Updated:SOUTH CAROLINA —
Some people want you to have a prescription to buy medicine that is sold over-the-counter right now and are asking lawmakers to take up their cause.
The group purposing this for South Carolina wants to see this happen in North Carolina too.
They said if they get the law they want here and it's not passed in
Raleigh, then people will start crossing the state lines to buy cold medicine to make meth.
Carl James Jones came in to fill a
prescription. He said you shouldn't need to visit a doctor to treat a cold.
"You should be able to get cold medicine if you need it," said Jones.
A group called All On Board said
the wrong people are using that medicine to make meth.
Bob Norwood and other members of the group asked York County legislators on Monday to change the law and force customers to get a prescription to buy products with pseudoephedrine and ephedrine, the main ingredient for making meth.
"We had 27 meth labs found in South Carolina several years ago and we've had 523 found in 2012," said Norwood.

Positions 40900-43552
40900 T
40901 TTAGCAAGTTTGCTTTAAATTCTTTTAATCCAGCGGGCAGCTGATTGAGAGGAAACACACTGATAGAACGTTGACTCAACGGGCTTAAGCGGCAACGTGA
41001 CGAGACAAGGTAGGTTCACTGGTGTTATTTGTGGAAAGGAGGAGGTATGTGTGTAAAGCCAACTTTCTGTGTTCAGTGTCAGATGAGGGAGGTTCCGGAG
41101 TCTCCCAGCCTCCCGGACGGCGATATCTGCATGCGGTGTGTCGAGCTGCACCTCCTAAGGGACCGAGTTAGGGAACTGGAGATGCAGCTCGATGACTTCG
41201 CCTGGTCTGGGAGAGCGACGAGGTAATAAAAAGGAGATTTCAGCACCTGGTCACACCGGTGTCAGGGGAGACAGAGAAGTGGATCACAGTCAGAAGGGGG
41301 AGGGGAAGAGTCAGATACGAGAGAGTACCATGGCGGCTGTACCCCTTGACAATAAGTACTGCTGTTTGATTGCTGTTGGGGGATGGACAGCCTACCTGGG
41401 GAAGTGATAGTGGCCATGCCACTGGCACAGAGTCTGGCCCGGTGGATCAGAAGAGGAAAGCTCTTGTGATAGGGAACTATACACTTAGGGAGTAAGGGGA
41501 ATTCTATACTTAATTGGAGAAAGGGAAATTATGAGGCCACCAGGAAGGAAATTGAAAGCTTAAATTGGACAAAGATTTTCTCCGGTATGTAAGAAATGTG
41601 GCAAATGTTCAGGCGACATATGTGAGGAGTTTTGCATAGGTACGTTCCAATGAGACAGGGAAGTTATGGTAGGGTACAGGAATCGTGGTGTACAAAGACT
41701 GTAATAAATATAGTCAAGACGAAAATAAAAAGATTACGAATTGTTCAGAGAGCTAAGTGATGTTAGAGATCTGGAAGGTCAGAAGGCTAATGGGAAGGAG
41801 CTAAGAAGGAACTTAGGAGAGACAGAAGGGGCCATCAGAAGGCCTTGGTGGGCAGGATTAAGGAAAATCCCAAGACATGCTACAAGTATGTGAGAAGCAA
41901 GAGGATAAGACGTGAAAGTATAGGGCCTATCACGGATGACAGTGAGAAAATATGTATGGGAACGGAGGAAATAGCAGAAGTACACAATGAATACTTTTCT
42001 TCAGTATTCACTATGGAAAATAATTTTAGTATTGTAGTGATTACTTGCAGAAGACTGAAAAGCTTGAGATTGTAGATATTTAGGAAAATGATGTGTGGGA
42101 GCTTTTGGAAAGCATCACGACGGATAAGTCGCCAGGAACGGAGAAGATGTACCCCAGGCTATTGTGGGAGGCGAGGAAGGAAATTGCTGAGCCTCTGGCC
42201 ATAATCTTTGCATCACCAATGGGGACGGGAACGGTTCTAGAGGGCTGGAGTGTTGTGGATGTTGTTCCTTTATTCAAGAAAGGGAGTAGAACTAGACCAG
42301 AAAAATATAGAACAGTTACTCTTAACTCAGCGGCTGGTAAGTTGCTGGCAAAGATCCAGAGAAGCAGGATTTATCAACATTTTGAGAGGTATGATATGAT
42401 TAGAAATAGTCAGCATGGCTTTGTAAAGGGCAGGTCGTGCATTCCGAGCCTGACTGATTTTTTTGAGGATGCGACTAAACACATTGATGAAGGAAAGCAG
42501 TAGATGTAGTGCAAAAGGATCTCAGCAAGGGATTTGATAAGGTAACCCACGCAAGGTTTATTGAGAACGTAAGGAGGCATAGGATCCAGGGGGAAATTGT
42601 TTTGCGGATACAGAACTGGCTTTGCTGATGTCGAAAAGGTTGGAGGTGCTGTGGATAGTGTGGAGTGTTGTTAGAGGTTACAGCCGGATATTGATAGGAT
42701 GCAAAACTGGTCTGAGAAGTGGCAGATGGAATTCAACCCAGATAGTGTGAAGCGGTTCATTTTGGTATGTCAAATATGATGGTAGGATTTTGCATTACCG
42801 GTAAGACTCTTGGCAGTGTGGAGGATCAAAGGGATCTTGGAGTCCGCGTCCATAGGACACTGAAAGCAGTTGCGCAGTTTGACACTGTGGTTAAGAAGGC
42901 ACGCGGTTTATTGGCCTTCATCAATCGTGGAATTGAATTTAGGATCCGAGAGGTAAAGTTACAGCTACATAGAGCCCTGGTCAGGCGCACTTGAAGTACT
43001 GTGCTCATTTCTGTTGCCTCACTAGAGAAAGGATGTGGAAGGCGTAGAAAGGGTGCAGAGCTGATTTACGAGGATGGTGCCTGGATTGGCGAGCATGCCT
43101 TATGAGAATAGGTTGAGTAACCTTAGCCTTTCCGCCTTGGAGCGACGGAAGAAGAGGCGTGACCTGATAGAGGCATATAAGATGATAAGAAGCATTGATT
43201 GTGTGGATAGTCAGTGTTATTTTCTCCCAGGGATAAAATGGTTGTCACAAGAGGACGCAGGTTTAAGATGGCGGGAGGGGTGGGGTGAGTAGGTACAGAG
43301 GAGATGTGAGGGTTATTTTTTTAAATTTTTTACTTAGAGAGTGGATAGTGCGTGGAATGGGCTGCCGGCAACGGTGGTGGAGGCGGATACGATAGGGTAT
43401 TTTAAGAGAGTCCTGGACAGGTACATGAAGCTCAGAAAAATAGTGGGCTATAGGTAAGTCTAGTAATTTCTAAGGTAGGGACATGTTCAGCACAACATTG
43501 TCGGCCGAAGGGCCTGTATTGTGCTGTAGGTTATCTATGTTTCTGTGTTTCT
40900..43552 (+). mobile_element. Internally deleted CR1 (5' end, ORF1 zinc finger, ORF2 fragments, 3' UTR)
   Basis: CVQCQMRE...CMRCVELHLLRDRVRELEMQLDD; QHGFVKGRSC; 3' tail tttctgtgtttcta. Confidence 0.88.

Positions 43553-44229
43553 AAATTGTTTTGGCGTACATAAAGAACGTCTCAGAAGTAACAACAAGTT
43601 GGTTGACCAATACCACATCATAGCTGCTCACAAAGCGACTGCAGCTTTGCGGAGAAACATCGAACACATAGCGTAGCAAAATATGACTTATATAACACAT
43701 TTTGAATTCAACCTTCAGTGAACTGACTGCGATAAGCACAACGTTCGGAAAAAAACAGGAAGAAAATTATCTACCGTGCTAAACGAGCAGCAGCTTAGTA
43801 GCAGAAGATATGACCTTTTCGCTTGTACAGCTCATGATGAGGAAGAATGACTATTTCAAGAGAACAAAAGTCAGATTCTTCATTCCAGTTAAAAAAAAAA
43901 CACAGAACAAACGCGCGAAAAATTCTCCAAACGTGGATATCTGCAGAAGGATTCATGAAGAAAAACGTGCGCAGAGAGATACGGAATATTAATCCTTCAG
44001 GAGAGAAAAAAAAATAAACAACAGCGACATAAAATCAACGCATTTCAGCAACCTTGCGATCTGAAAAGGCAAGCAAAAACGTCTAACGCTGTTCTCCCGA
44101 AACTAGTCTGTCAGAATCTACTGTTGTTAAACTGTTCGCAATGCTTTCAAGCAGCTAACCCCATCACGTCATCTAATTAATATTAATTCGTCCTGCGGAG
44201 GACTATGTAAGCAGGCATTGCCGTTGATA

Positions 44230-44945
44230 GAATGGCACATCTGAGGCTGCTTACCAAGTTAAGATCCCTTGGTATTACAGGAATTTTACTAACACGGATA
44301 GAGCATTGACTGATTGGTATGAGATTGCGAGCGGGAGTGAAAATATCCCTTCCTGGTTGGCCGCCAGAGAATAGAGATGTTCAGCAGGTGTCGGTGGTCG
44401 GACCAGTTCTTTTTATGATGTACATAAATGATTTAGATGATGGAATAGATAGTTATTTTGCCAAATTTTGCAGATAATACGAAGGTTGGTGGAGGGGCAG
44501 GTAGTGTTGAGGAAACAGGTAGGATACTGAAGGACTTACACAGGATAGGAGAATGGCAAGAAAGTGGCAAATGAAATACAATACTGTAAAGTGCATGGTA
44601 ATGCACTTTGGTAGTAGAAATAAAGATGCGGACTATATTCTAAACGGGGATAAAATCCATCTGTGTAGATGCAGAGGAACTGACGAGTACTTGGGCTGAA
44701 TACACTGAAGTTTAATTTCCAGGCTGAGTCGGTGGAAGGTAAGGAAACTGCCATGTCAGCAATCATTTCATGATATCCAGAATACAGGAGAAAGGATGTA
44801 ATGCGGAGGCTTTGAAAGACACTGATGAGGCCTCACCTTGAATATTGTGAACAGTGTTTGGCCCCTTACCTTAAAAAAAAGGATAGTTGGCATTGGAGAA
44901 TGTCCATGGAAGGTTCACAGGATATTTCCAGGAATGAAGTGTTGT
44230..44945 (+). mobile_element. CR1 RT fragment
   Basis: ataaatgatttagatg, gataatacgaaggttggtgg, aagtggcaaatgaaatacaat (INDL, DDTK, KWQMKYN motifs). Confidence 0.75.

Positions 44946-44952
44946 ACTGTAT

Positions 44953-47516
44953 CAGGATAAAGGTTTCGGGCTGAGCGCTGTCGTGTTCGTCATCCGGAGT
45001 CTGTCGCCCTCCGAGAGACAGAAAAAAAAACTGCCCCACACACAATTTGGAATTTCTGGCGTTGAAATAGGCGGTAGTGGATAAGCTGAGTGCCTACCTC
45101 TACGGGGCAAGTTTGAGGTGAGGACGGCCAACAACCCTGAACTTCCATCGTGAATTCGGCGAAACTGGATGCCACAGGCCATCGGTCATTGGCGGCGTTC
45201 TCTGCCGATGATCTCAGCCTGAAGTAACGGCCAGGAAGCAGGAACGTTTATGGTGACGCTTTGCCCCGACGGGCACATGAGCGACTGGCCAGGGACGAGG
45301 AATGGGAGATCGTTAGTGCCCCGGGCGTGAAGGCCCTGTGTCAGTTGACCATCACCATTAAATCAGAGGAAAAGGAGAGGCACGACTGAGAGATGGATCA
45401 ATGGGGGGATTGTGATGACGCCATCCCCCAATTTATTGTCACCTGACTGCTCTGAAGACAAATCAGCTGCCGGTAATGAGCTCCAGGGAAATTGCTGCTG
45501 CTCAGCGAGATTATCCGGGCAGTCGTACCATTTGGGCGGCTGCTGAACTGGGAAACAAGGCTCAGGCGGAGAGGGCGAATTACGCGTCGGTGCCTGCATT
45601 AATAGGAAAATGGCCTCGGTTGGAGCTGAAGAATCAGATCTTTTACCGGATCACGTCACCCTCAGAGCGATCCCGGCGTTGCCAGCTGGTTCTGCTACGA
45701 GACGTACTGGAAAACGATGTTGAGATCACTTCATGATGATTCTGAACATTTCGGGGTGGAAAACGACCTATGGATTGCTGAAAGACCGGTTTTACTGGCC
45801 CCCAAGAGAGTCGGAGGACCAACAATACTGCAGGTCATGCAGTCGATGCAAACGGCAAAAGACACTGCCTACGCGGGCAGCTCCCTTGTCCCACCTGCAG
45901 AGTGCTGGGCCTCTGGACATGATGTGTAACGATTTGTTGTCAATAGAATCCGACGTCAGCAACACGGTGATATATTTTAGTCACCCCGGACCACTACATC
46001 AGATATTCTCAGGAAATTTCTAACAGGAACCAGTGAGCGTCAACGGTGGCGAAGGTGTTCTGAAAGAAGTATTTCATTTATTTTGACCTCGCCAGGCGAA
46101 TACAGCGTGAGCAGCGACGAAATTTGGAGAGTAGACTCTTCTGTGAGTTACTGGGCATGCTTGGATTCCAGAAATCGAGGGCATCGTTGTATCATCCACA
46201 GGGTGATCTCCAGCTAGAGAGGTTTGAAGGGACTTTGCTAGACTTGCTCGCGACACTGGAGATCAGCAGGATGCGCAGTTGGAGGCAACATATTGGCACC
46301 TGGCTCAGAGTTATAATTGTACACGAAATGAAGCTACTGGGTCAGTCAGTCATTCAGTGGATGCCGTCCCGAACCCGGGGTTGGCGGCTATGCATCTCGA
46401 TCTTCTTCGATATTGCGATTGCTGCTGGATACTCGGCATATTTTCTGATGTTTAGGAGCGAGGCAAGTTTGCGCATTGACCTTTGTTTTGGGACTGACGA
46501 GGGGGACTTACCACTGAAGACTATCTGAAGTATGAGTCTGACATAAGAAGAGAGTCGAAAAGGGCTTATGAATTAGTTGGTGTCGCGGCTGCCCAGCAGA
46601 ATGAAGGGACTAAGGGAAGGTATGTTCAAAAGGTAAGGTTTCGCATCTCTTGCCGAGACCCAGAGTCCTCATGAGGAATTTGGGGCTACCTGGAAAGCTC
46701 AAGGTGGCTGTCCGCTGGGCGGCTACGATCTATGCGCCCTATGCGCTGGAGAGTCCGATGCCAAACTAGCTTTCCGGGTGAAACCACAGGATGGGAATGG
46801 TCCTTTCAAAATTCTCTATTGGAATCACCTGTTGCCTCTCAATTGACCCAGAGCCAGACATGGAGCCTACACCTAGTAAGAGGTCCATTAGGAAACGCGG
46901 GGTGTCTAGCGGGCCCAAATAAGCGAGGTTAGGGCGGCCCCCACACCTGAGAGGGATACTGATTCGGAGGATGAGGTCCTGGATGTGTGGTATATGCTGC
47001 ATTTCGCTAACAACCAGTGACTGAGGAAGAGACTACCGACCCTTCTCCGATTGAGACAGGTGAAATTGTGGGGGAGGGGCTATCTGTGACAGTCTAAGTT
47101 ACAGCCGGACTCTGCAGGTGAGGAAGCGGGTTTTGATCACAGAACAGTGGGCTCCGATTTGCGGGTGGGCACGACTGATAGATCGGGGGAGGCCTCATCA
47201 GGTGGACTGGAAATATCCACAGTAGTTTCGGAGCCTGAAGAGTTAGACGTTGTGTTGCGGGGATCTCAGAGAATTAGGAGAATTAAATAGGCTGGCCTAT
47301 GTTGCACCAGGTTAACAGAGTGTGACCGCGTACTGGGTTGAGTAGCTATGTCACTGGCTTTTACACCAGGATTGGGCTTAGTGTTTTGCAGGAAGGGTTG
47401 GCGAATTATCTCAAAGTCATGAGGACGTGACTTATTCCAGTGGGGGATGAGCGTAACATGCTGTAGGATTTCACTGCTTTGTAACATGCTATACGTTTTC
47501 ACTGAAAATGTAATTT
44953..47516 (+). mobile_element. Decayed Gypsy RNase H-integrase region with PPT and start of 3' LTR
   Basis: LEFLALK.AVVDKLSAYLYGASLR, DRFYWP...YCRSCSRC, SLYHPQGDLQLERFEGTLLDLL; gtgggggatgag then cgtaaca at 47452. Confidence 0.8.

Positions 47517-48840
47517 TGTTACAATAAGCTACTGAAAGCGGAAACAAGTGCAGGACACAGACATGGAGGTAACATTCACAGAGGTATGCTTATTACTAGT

Local and state law enforcement officers joined them in making the
pitch, telling lawmakers that Mississippi adopted a similar law.
"There has been a 70 percent drop in the number of meth labs uncovered in their s
Sen. Wes Hayes heads the local legislative
delegation and calls the meth problem expensive.
"The cost on law enforcement, the cost on
treatment, the cost on crime is expensive," said Hayes.
But he said requiring a prescription for cold medicine would face a lot of opposition for drug companies.
"That wouldn't be easy to pass it, and I am not sure we need to pass it, but I think we do need to consider it because what we are doing is not working," said Hayes.
He said he is not sure if he would introduce it.
The next legislative session starts new month.
Hayes believes a measure like this will take more than a year to pass.
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